(Reuters) - European shares ended at a more-than-eight-month high on Monday as positive data from Moderna Inc’s COVID-19 vaccine boosted investor confidence in a faster pace of economic revival, while signs of recovery in Asia also helped.
Moderna MRNA.O became the second drugmaker in a week to report high efficacy for an experimental coronavirus vaccine after Pfizer made a similar announcement on Nov. 9.
“The more companies that can develop a vaccine candidate that can be shown to be effective, the more optimistic investors will be about being able to see a way out of this pandemic and for economic activity, sort of come back to some semblance of normality,” said Michael Hewson, chief market analyst at CMC Markets.
BBVA BBVA.MC ended 16% higher and was one of the top three performing stocks on the STOXX 600 index after PNC Financial Services Group PNC.N said it would buy its U.S. business for $11.6 billion in cash.
The benchmark STOXX 600 has gained nearly 40% from its March lows and is on track for its best month in nearly three decades. But the economic disruption arising out of a spike in coronavirus cases across Europe has led the index to underperform its U.S. peers this year.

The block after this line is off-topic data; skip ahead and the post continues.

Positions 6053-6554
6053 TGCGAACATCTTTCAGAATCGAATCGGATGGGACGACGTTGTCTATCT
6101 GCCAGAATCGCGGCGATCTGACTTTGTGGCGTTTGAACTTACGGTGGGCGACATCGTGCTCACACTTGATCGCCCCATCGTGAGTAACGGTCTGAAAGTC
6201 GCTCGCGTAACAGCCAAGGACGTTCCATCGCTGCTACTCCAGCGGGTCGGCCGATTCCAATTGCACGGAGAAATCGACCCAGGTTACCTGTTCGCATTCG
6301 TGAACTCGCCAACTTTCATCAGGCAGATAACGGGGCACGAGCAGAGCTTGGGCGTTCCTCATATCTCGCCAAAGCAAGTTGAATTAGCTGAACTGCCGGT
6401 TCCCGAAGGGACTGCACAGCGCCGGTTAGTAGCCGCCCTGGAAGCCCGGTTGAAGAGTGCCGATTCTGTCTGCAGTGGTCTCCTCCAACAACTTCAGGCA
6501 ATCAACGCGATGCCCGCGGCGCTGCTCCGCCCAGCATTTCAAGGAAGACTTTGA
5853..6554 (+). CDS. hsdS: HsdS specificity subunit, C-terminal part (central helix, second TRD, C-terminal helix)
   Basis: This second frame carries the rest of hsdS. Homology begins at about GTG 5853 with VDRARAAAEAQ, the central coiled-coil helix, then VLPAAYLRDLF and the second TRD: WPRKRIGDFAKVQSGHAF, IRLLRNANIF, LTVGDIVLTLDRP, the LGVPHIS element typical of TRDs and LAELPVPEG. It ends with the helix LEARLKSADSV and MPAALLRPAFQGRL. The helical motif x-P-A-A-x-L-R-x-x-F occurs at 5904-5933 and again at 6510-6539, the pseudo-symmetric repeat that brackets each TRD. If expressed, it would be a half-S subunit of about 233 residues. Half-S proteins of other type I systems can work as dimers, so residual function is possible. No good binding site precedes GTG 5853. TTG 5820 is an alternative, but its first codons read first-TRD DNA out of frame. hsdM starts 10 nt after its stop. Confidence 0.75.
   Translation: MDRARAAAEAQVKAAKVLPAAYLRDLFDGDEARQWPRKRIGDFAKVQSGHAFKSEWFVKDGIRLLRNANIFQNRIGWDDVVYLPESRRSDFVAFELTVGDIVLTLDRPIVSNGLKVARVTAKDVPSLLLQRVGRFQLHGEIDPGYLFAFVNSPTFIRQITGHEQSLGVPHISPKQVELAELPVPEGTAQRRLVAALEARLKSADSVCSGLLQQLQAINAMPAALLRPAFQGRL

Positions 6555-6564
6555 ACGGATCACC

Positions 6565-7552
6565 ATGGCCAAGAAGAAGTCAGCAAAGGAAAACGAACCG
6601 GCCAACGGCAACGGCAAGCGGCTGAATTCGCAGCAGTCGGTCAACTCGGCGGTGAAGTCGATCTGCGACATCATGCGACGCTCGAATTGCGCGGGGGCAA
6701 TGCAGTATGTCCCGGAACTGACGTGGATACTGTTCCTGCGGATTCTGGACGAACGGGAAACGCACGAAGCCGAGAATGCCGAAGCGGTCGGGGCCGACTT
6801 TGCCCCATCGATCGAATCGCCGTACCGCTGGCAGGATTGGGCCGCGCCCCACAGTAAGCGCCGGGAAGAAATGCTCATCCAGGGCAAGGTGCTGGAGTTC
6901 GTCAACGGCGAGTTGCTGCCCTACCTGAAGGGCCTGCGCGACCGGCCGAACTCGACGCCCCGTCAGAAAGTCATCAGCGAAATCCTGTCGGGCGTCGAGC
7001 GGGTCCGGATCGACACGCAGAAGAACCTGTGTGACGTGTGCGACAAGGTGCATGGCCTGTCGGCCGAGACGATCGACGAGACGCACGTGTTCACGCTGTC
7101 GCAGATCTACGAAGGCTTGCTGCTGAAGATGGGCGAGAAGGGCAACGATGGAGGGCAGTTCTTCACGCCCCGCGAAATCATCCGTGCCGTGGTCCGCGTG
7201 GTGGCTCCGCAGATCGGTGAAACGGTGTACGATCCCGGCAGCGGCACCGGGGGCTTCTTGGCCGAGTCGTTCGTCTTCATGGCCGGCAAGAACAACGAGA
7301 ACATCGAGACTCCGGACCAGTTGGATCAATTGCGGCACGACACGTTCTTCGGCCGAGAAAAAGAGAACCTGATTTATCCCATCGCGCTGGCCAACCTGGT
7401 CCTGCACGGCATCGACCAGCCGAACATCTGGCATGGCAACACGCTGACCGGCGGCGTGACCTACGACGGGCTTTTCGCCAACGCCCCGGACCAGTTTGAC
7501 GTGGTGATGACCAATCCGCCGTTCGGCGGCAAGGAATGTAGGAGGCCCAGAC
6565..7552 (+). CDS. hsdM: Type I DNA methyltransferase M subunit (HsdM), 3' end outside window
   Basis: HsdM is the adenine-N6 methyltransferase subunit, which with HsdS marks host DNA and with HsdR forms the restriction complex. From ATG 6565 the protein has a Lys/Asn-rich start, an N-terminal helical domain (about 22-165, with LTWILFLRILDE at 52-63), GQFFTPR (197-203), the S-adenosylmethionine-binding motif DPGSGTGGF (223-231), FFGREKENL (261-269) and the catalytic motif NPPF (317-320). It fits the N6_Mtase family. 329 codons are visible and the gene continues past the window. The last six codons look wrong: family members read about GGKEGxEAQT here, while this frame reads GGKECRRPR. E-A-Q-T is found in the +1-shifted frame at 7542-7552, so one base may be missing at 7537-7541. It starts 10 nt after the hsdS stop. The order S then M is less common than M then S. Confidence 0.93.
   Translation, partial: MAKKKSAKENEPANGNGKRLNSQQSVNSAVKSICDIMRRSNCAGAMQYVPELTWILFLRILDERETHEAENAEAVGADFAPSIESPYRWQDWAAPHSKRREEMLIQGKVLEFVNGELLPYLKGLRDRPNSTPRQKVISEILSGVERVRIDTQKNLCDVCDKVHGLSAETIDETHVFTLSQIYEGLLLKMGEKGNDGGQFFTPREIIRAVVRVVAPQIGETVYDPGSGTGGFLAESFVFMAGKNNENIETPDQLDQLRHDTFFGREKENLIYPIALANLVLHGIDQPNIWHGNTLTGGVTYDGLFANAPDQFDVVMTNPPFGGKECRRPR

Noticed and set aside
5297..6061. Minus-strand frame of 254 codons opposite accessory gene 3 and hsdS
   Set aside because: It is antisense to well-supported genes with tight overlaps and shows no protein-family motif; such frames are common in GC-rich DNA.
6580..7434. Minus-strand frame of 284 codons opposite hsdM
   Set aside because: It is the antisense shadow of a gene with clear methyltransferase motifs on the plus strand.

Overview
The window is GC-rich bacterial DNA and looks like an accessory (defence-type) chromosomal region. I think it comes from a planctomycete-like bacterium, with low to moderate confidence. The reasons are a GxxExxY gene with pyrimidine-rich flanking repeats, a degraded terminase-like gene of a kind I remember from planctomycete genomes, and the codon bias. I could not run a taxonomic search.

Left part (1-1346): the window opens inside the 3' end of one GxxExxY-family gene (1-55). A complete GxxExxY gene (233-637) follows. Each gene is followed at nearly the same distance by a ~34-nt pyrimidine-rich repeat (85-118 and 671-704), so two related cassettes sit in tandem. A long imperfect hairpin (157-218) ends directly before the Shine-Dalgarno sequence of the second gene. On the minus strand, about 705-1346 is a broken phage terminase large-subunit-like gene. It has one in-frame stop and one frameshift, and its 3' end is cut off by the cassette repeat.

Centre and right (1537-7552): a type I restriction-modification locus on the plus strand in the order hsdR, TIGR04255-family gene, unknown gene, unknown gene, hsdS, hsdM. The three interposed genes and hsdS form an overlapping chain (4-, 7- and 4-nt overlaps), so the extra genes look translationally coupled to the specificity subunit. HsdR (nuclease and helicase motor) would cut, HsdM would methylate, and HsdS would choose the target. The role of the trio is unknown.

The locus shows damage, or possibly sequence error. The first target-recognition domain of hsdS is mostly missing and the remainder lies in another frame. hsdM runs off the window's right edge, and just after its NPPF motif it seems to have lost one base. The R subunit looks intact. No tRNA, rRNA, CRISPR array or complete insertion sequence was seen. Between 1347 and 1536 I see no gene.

European Central Bank Vice President Luis de Guindos asked Euro zone banks on Monday to keep using their capital buffers to absorb losses without holding back credit to the real economy, which, he said, needs time to rebound from a pandemic-induced recession.
“The market has already priced in such vaccine news as there is still a long way for the vaccine to be completely developed and for economies to genuinely recover,” said Keith Temperton, a sales trader at Forte Securities.
Data showing that China’s factory output rose faster than expected in October and that retail sales surged had helped sentiment earlier in the day.
In company news, Vodafone Group VOD.L gained 6.7% after it said it was increasingly confident about its full-year performance following a "resilient" first-half, despite underlying momentum being obscured by the impact of COVID-19.
Italy's Nexi NEXII.MI jumped 0.5% after it struck its second tie-up in six weeks, agreeing a 7.8 billion euro ($9.2 billion) merger with Nordic rival Nets to create Europe's largest payments group.
Reporting by Shashank Nayar and Devik Jain in Bengaluru; Editing by Peter Graff and Nick Zieminski
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